Low-carb or keto diets seem to be all the rage nowadays, but the question is, is it better for fat loss in comparison to a moderate carbohydrate diet or low-fat diet? Many people who go on a keto-diet and restrict carbs, as well as calories end up losing a significant amount of weight and quickly at first but then it starts to slow down. This occurs by depleting water and glycogen stores in our body. […]
Fasted cardio methods have been in the bodybuilding and physique competitors circles for years. The theory is: if your body is low on glycogen, you will be more apt to burn fat as fuel. The theory seems logical. If the goal is to burn body fat you don’t want to have a lot of glycogen to burn, especially useful when dieting. There is also a psychological benefit to this as well. If you feel less “full” from having an empty stomach, hunger becomes high. This can be associated with a more lean or skinny stomach type of feel, but there is not the science behind this, just anecdotal evidence.
It is popular and believed to be true. This is because if you add dieting, hard training, and couple that with fasted cardio, you will lose body fat. The thing is, the fat loss may not be from the fasted cardio. Fat loss is typically happening from intense dieting and dialing in the training regimen.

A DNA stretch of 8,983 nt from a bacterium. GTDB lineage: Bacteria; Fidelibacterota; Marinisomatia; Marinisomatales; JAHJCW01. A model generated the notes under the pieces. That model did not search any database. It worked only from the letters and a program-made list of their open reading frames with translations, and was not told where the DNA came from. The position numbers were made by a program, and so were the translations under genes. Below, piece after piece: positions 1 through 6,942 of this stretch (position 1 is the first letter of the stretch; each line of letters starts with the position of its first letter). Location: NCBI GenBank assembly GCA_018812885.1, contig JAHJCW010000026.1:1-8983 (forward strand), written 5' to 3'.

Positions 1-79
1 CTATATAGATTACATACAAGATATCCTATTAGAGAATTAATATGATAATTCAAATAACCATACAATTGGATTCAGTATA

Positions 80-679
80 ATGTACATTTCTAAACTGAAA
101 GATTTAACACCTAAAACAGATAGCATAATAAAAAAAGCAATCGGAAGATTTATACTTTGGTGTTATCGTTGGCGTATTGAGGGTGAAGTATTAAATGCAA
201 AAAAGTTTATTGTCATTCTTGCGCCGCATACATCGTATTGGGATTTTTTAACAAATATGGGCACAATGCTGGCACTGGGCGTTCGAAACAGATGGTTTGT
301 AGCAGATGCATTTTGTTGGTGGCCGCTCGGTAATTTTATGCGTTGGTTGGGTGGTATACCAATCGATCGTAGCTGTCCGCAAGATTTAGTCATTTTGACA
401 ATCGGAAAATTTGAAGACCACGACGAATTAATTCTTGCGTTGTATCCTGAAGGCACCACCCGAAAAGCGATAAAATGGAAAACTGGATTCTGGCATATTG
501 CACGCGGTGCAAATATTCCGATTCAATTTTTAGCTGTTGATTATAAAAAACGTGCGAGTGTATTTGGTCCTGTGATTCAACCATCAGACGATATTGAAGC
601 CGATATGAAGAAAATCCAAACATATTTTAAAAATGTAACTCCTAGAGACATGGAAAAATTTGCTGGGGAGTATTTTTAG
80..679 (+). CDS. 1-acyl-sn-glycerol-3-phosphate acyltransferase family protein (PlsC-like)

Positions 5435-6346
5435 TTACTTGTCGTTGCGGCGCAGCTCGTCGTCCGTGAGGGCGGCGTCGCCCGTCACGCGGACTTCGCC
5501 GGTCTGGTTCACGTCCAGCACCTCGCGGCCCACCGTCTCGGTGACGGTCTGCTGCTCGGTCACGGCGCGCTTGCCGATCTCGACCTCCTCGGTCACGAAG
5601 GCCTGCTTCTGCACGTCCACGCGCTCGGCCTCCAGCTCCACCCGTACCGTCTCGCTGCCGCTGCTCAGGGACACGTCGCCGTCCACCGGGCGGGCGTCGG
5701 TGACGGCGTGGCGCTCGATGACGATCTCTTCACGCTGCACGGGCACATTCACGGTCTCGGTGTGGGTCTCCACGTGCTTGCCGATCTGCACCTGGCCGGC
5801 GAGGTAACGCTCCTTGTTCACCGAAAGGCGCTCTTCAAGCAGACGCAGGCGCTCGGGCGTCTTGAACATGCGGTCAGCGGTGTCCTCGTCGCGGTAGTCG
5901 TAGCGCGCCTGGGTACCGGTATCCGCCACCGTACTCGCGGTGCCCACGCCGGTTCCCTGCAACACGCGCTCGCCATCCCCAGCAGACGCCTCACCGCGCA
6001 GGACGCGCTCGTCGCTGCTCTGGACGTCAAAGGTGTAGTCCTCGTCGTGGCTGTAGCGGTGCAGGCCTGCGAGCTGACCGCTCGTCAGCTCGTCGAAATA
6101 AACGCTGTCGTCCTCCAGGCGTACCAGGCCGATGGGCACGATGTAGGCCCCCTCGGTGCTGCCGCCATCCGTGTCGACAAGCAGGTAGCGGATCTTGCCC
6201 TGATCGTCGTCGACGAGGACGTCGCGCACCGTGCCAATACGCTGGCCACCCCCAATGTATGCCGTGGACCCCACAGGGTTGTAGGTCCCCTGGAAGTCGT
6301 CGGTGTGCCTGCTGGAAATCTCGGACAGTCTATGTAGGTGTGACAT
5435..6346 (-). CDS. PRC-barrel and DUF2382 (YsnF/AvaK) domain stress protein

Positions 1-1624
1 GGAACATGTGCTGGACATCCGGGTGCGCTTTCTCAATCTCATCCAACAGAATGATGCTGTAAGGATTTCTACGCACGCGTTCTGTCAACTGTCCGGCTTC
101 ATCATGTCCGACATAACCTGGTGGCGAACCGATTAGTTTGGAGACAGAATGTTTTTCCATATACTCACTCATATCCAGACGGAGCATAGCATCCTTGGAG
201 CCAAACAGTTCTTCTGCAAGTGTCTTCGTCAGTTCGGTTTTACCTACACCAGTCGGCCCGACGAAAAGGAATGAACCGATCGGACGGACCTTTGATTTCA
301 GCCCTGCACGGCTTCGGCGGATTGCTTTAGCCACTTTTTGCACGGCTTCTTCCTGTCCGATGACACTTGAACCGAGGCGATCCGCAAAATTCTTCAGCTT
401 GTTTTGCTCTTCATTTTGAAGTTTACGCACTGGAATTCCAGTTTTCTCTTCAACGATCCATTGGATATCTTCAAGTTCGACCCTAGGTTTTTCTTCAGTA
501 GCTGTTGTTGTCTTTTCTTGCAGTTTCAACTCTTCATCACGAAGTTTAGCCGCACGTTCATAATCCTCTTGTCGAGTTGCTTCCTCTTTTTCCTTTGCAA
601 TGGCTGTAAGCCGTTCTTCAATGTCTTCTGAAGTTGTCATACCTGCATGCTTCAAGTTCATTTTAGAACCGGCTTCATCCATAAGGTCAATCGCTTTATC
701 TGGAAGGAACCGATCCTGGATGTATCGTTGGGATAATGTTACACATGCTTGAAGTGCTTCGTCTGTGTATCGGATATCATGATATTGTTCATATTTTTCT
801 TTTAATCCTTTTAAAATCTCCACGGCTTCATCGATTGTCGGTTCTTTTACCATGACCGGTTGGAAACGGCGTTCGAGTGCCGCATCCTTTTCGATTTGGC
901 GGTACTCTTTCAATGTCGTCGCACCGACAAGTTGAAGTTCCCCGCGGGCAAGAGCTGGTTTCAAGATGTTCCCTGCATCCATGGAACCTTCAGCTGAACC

Most science will show that there is not a much significant difference in fasted and non fasted cardio groups when diets and training protocols are similar to this study HERE.
This study also concludes that when performing moderate intensity endurance when fasted does not increase lipid utilization.
So does it work?
It’s debatable. Most “evidence” comes from bro science and anecdotal evidence says it is possible.
I personally feel that fasted cardio will not make or break your fat loss efforts. It can help in a way, however. If you simply don’t consume food during set periods of the day, you have a smaller window to consume calories. So by cutting calories around your workout, you are simply cutting calories, which can work for fat loss.
If you cut too many calories and amino acids during dieting phase you do run the risk of possibly losing muscle mass. Losing muscle mass can hinder fat loss in the long run.
So, I feel that taking in 5-10 grams of BCAA or EAA with 3-5 grams of creatine or maybe just a scoop or two of quality whey is the best option. It limits calories but provides a buffer between meals to make sure muscle mass is not lost and blood sugar levels are sustained for optimal energy and performance.